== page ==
I have to give Realm of Illusion a few style points for putting an entirely different spin on Jace Beleren. The previous decks have focused more on staple Blue tropes like flying creatures, card drawing, and counters. That isn’t to say you don’t get those things here, as you do, but overall this deck has a very different feel to it thanks to the emphasis on tribal Illusions.
Sadly, that’s about the best that can be said for the deck. It’s reasonably well constructed, and it certainly felt like it could hold its own defensively. But overall it didn’t seem quite like it did enough with the theme to make it really shine. The absence of the Phantasmal Dragon, for instance, was particularly glaring, and it would have made a fine swap for the Air Elemental.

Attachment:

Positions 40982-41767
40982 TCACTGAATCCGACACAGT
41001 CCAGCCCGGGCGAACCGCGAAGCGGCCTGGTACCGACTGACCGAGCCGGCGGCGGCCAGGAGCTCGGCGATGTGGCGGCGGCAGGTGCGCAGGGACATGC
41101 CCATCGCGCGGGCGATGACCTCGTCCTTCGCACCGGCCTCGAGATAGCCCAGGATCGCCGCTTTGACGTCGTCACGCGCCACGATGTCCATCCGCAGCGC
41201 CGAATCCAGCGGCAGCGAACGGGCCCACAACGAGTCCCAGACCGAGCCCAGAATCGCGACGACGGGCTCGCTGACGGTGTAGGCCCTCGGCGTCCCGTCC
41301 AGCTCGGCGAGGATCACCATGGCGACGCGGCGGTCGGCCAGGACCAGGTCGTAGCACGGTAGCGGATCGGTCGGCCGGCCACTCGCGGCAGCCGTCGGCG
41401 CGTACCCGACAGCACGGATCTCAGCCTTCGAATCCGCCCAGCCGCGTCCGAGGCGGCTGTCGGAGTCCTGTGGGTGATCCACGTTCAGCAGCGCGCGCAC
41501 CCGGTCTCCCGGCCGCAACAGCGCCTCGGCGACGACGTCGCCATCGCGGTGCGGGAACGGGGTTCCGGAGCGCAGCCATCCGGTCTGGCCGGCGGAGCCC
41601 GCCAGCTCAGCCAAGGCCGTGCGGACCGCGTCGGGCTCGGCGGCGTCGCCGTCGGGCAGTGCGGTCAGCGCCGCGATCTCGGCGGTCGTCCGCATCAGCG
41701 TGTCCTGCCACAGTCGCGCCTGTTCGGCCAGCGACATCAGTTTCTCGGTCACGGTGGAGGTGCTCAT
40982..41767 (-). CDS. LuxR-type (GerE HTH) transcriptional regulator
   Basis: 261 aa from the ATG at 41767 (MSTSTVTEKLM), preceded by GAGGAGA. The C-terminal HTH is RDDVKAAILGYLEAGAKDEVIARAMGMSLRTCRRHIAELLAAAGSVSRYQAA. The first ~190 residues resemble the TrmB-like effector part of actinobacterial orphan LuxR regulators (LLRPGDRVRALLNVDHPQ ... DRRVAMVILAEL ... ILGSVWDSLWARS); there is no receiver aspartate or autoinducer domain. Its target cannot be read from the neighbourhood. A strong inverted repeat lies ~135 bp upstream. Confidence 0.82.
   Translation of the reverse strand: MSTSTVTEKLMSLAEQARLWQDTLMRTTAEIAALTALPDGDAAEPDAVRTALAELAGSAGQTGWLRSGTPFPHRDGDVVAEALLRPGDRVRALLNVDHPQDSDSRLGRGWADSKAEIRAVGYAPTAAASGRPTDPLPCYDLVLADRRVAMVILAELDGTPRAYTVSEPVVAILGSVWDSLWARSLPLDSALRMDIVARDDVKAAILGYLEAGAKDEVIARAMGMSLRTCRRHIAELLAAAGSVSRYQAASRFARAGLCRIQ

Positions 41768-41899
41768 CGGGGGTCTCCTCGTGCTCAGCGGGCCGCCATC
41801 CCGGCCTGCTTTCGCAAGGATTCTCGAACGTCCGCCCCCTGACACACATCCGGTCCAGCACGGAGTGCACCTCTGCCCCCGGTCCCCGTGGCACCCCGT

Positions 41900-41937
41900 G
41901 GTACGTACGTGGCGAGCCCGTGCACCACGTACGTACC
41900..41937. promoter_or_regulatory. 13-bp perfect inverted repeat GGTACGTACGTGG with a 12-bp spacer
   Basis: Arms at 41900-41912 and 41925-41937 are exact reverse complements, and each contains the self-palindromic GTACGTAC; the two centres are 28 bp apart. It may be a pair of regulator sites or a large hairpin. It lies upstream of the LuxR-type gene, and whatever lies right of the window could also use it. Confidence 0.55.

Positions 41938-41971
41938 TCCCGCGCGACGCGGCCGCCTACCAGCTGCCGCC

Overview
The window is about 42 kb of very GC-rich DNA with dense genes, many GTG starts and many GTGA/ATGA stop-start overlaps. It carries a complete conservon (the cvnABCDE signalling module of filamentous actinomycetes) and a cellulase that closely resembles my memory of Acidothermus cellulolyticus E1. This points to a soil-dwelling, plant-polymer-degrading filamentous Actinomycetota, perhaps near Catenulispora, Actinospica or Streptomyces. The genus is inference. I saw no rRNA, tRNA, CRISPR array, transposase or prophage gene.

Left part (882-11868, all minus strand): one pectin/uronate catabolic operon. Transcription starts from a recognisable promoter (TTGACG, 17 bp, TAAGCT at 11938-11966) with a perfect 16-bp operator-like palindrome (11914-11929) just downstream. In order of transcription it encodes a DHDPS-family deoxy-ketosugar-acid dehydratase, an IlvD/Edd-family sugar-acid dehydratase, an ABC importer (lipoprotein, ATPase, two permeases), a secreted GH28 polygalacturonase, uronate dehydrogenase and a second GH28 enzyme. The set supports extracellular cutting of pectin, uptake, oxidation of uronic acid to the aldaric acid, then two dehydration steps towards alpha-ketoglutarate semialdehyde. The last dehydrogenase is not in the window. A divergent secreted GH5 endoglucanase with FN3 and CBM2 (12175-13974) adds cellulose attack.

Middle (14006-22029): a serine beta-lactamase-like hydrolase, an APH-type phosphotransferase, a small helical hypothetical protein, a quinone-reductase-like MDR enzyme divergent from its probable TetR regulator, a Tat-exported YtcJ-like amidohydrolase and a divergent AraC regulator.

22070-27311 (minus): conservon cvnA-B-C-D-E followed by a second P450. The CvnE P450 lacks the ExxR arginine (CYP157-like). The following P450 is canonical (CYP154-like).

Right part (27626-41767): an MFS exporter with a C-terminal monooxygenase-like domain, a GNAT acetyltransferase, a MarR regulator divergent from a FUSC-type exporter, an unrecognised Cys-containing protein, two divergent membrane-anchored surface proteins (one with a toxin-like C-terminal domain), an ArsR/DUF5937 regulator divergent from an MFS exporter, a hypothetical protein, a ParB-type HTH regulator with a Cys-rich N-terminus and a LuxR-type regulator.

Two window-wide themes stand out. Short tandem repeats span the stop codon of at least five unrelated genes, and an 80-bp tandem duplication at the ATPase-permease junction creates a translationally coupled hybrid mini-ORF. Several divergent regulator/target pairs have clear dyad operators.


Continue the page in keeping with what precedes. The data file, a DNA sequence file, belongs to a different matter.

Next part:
Although I enjoyed it overall, it did seem a bit shaky as well. It had the potential for some strong starts thanks to the Bears, and certainly its end-game strength was apparent, but it also felt like it could be outpaced in the midgame by strong aggressive pressure. Since mono-Blue often wants for removal, its lack of solid countermagic was telling. Fast, tempo-style Blue decks are happy with bounce effects like Repulse, as they often set the opponent far enough back that they can’t catch up to the pressure. As this deck was designed in a slower gear, the bounce was useful but the counters didn’t quite mesh.
Hits: Good to see the deck branch into a tribal theme for Blue that isn’t one of the more common ones; reasonable defensive setup; Time Warp a nice inclusion (though being honest I might have preferred a Sleep)
Misses: Deck is a bit of a damp squib, a bit underwhelming as a total package; lack of a Phantasmal Dragon a disappointment (I wouldn’t dare hope for a Lord of the Unreal)
OVERALL SCORE: 4.00/5.00